Night Full of Sirens 

Impala (Electraphonic)

Mysterious surf, ominous murder-jazz, drag-strip rave-ups, sax-driven sleaze, melancholy R&B: Impala provided the perfect score for any mood.

It's been 10 years since disc jockey and former Reigning Sound drummer Greg Roberson essayed Impala's Square Jungle with a single sentence review in the Flyer: "My selfish wish is that these guys could get along long enough to do at least one record a year."

That was my selfish wish as well. I didn't even care if they got along as long as their infamous onstage bickering was masked by the mysterious surf and lurid R&B pouring from their vintage amps like a heady cocktail of jet fuel and white lightning. Who cared if guitarist John Stivers fell face-down on stage so long as his fingers never missed a note; if bassist Scott Bomar and drummer Jeff Goggins looked like they might kill each other; or if Justin Thompson had his sax packed before the last chords had faded? Impala had an instrumental sound that was addictive, and those who caught the habit will be happy to discover that Night Full of Sirens, a generous 30-song compilation on Bomar's Electraphonic label, contains "Amarillo," an unreleased country rocker from their Play R&B Favorites session. It's not an album a year, but you take what you can get.

Impala is generally described as a group of authentic surf revivalists, but that's not quite right. From the outset, you could hear ominous traces of murder-jazz, drag-strip rave-ups, and raunchy, sax-driven stripper music. Melodies were often sacrificed for moods that made the air seem heavy and humid. If you came of age in Memphis in the 1990s, the Oblivians and the Grifters were writing your soundtrack, but Impala scored the incidental music, with farting saxophone riffs to highlight the comedy, hot guitar runs for the excitement, and melancholic R&B for the darker moments. Impala left us with six significant recordings, all of which are out-of-print: El Rancho Reverbo, Kings of the Strip, Square Jungle, the Teenage Tupelo soundtrack, Impala Plays R&B Favorites, and the LTD A GO GO seven-inch. Not every track was perfect, but none was dull, and the overwhelming majority shimmered with noirish tension or raged like a tsunami. Night Full of Sirens cuts through the filler and right to the high-speed chase.

The title track of the perfect LTD A GO GO is a reverb-soaked surf monster, eerily detached and wickedly attractive. It opens the chronologically arranged collection with a jolt. It's followed by the dramatic sound-cinema of "Mr. Here" and a scary-as-hell take on Henry Mancini's "Experiment in Terror"/"Stalkin'," which was prominently featured in George Clooney's Chuck Barris biopic, Confessions of a Dangerous Mind.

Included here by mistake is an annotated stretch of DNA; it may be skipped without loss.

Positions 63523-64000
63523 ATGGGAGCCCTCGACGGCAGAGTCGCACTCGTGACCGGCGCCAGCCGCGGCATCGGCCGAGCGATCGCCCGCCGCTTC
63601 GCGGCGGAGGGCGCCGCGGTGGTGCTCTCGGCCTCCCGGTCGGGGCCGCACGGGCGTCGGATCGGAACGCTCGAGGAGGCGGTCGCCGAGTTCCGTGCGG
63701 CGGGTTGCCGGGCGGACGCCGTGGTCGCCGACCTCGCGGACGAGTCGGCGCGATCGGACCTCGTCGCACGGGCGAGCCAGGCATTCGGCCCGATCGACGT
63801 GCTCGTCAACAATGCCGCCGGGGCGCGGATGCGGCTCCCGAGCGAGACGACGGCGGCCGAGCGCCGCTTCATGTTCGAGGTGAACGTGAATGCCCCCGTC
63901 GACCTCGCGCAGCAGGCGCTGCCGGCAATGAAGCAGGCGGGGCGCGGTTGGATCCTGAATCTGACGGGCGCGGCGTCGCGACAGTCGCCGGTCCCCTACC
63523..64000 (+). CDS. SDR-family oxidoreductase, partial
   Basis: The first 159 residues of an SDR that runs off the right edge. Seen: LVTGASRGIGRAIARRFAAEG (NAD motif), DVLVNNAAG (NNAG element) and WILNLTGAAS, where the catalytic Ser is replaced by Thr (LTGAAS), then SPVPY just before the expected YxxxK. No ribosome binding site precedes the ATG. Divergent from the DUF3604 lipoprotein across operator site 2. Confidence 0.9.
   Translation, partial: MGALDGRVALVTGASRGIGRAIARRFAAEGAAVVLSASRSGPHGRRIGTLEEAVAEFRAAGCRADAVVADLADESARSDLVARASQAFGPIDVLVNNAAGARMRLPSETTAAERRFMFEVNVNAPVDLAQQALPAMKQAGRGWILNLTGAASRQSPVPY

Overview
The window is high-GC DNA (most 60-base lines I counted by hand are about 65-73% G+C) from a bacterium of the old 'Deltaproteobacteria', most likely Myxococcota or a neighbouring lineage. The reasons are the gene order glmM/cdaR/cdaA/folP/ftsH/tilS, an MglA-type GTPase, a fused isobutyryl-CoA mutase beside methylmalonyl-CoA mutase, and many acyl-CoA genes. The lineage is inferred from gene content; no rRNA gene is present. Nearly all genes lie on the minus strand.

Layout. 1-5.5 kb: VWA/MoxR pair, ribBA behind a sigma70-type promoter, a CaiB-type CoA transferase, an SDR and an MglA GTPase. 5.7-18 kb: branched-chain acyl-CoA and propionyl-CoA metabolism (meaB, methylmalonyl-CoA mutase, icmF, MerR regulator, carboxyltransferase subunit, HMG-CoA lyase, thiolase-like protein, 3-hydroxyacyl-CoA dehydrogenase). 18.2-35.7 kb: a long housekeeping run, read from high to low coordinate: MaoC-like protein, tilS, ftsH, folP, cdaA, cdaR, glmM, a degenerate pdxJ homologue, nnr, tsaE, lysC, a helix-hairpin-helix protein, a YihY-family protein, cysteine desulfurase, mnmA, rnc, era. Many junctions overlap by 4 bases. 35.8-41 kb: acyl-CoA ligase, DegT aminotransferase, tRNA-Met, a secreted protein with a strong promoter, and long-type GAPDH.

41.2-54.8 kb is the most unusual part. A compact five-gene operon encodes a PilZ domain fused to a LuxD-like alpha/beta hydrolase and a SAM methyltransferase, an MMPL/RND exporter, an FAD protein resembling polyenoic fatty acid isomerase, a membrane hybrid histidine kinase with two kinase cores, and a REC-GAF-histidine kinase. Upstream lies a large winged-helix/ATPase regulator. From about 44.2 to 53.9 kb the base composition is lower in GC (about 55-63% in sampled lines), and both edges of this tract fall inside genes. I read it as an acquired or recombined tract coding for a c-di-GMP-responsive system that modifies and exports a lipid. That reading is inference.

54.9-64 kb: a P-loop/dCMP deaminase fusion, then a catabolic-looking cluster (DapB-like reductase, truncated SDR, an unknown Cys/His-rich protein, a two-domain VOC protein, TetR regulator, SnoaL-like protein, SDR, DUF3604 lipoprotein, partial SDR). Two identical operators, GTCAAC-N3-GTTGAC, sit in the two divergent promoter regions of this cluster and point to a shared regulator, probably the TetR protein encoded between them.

Impala's first full-length release, El Rancho Reverbo, is glissando-laden beauty front to back. Thompson's sax squawks South Beach-style, and guitars sing lonesome Southwestern melodies that sound like they were custom-made for drug smugglers speeding down an Arizona freeway. Night Full of Sirens collects the hip-thrusting "Last Tango in Turrell," the serenely surfy "Odalesque," and the wild "Wild Night at the Bloody Bucket."

Kings of the Strip is a collection of covers and originals that are seriously funny and seriously spooky. Impala's songs sound like their titles, and from their take on Lee Hazlewood's "The Hearse" to the lurking evil of "Nothing More than Murder" and the drunken romp of "King Louis Stomp," Kings of the Strip is a well-developed crime novel for the ears -- and Night Full of Sirens has every delicious track.

Through Square Jungle, R&B Favorites, and Teenage Tupelo, Impala stuck to their basic format but began to add more organ tracks. They got loungier, listing in the direction of Las Vegas grind-style sleaze. Night Full of Sirens selects the best: Tupelo's majestic "Blue Light of Capricorn," the whammy-fest of Jungle's "Jet Action Brunette," and the smoked-meat burn of R&B's "Cozy Corner."

Few recording artists can deliver a 30-song disc that leaves you wanting more. Night Full of Sirens does just that. An album a year, please. -- Chris Davis

Grade: A

Impala celebrates the release of Night Full of Sirens with a record-release party Friday, December 23rd, at Automatic Slim's, with Memphix DJs.


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